Well, Tom gave me a good segue with his report. Great photos too (see below).....
Indeed, we are going to need some volunteers to help us with the removal of burned tree hazards. We have removed a few of the most obvious hazards, but now we need to get down to business and clean up the hazards that will be posing a safety threat this winter and next spring. All of this is in anticipation of getting the Stage 3 restriction lifted on the SWNSC trail system (stopping at the trail out to Pipeline and Guaje Canyon) in time for winter ski season.
As Tom pointed out, much of the trail system is not in too bad of shape, but the early portions from the upper part of the front-hill access road, to just about Point C on the upper trail, and Point Q on the lower road need to have the hazard trees removed.
The club has a few authorized & certified tree fellers, and we are allowed to work in two teams, separated by a pre-determined distance (>200 meters apart). This creates a large spread, and with the size of the trees and the fact that they will be falling across the trails in most cases, we need to have volunteer trail sentinels to monitor the foot and bike traffic that exists out there, despite the closure. We will have to station folks on the trails in either two, three, or even four points, depending on the work location of the felling teams. We have some two-way radios, safety vests and hard hats for everyone helping out. If you have any of this equipment, PLEASE bring it along.
We will need to conduct a safety briefing prior to embarking on the trail, and go over the work plan of the day. Anyone interested will need to sign up in advance and show up at the specified time to be involved. This isn't quite like the normal trail work days, where it's possible just to hike out and start helping.
At first, it won't be very exciting work, but as we get more of the hazards down, we will need help with the clearing, so that will be a bit more "hands-on." There are also some other work items related to the fire, such as some grading, hole-filling, log rolling, limb-lopping, etc. We will move on to those items as we phase out of the hazard clearing.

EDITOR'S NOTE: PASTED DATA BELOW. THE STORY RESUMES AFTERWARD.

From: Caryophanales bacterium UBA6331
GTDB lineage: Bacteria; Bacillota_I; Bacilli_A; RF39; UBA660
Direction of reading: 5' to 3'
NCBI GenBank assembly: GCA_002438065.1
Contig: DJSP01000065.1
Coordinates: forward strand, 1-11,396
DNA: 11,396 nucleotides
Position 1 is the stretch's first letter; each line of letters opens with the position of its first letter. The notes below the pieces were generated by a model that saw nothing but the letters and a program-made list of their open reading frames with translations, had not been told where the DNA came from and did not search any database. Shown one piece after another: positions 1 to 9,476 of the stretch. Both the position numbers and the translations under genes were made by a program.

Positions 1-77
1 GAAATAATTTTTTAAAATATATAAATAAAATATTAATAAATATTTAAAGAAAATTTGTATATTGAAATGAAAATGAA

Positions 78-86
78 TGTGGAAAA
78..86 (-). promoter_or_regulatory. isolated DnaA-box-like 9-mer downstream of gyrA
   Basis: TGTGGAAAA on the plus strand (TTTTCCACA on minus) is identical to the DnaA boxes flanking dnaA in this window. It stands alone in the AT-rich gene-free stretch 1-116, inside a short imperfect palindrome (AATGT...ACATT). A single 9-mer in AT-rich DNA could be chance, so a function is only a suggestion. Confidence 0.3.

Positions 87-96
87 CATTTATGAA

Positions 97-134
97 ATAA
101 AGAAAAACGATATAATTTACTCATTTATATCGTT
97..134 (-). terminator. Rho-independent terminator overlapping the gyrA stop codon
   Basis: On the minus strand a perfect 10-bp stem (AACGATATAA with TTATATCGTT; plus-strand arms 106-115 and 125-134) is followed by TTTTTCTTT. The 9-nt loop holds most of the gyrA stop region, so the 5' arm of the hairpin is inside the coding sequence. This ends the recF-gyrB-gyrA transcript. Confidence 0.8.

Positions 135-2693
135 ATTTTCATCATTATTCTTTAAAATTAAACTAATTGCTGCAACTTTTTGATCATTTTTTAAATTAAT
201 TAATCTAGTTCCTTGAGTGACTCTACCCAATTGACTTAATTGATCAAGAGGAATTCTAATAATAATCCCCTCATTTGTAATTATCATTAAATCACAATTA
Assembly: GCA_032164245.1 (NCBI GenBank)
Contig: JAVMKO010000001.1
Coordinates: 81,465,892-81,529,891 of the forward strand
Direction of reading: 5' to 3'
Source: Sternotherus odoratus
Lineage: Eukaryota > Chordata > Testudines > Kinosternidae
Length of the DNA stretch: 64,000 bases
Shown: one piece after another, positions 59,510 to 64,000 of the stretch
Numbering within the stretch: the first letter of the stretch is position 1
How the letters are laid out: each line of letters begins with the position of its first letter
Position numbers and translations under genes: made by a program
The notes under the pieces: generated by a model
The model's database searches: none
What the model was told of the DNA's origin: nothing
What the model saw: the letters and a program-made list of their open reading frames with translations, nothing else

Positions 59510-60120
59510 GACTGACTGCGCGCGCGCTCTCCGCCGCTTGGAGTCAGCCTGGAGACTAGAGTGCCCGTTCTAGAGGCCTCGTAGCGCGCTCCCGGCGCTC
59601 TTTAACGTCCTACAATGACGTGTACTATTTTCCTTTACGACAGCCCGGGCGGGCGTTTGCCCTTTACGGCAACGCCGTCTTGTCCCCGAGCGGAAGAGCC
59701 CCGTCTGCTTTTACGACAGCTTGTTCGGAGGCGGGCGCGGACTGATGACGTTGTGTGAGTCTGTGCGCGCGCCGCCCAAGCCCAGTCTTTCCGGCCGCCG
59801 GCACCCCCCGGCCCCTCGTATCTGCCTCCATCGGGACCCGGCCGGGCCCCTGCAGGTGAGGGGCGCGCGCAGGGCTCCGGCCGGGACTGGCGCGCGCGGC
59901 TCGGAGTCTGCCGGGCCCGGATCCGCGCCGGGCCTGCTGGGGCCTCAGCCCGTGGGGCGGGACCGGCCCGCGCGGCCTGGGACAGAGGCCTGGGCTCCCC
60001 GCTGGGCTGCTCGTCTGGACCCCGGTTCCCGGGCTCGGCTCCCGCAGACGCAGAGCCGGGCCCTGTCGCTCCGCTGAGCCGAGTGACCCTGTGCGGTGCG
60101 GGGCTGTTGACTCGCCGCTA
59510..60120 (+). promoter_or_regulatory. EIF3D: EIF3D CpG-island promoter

I think our first work days will be this coming Friday, Saturday, and possibly Sunday. Email me at firstname.lastname@example.org if you would like to help out. I'll send out a confirmation with a list of things to bring and what to expect. Friday will likely be a half-day afternoon work session, with Saturday and Sunday possibly being longer hours. We will probably be working like this every week until the ski season.
Thanks in advance!
---------- Original Message ----------
From: Tom Berg Ski Trail Conditions
Date: Mon, 24 Oct 2011 15:24:46 -0600
Friday Clay and I did a walk through of the currently closed ski trails, led by 4 USFS Rangers. I have added a link of a few photos of the destroyed area, which is primarily from just below Point "A" to Point "C" on the upper trail, and From Point "A" to Point "Q" on the "road" portion of the trail, which includes a large portion of our new snowshoe trails.
Here are the photos:
I was surprised at how much of our trails are left, and in good shape in spite of spot fires here and there. But the large area from A-C and A to Q is pretty much destroyed, and the groomers are working like mad to cut all the dead hazard trees there so that the trails can be re opened for the ski season.
Here's a link to the map from the SWNSC website:
Right now the trails are still closed to the public, and much work remains to be done after the guys have finished the heavy cutting, so I hope you will all respond when Clay calls for volunteers to help for our trail work days in the next few weeks.... there is a lot of work up there that must be done if we're going to get to ski and snowshoe this Winter.